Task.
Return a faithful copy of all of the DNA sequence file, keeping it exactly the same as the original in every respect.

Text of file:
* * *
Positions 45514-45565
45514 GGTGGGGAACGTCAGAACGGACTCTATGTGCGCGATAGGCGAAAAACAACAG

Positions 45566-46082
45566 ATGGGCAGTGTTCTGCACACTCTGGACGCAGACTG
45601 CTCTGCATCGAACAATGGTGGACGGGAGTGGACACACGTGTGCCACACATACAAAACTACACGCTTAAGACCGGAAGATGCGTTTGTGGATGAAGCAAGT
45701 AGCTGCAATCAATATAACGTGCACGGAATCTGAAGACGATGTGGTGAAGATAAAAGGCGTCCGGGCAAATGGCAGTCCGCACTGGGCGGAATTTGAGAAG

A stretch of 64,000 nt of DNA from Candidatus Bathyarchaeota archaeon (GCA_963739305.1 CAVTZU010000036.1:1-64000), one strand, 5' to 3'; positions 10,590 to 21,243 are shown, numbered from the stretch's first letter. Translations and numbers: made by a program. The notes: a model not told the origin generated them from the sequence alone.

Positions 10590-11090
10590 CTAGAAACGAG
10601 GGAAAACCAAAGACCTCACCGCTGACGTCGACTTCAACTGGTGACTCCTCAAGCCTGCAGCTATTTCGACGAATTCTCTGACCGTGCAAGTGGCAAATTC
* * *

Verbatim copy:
Positions 45514-45565
45514 GGTGGGGAACGTCAGAACGGACTCTATGTGCGCGATAGGCGAAAAACAACAG

Positions 45566-46082
45566 ATGGGCAGTGTTCTGCACACTCTGGACGCAGACTG
45601 CTCTGCATCGAACAATGGTGGACGGGAGTGGACACACGTGTGCCACACATACAAAACTACACGCTTAAGACCGGAAGATGCGTTTGTGGATGAAGCAAGT
45701 AGCTGCAATCAATATAACGTGCACGGAATCTGAAGACGATGTGGTGAAGATAAAAGGCGTCCGGGCAAATGGCAGTCCGCACTGGGCGGAATTTGAGAAG

A stretch of 64,000 nt of DNA from Candidatus Bathyarchaeota archaeon (GCA_963739305.1 CAVTZU010000036.1:1-64000), one strand, 5' to 3'; positions 10,590 to 21,243 are shown, numbered from the stretch's first letter. Translations and numbers: made by a program. The notes: a model not told the origin generated them from the sequence alone.

Positions 10590-11090
10590 CTAGAAACGAG
10601 GGAAAACCAAAGACCTCACCGCTGACGTCGACTTCAACTGGTGACTCCTCAAGCCTGCAGCTATTTCGACGAATTCTCTGACCGTGCAAGTGGCAAATTC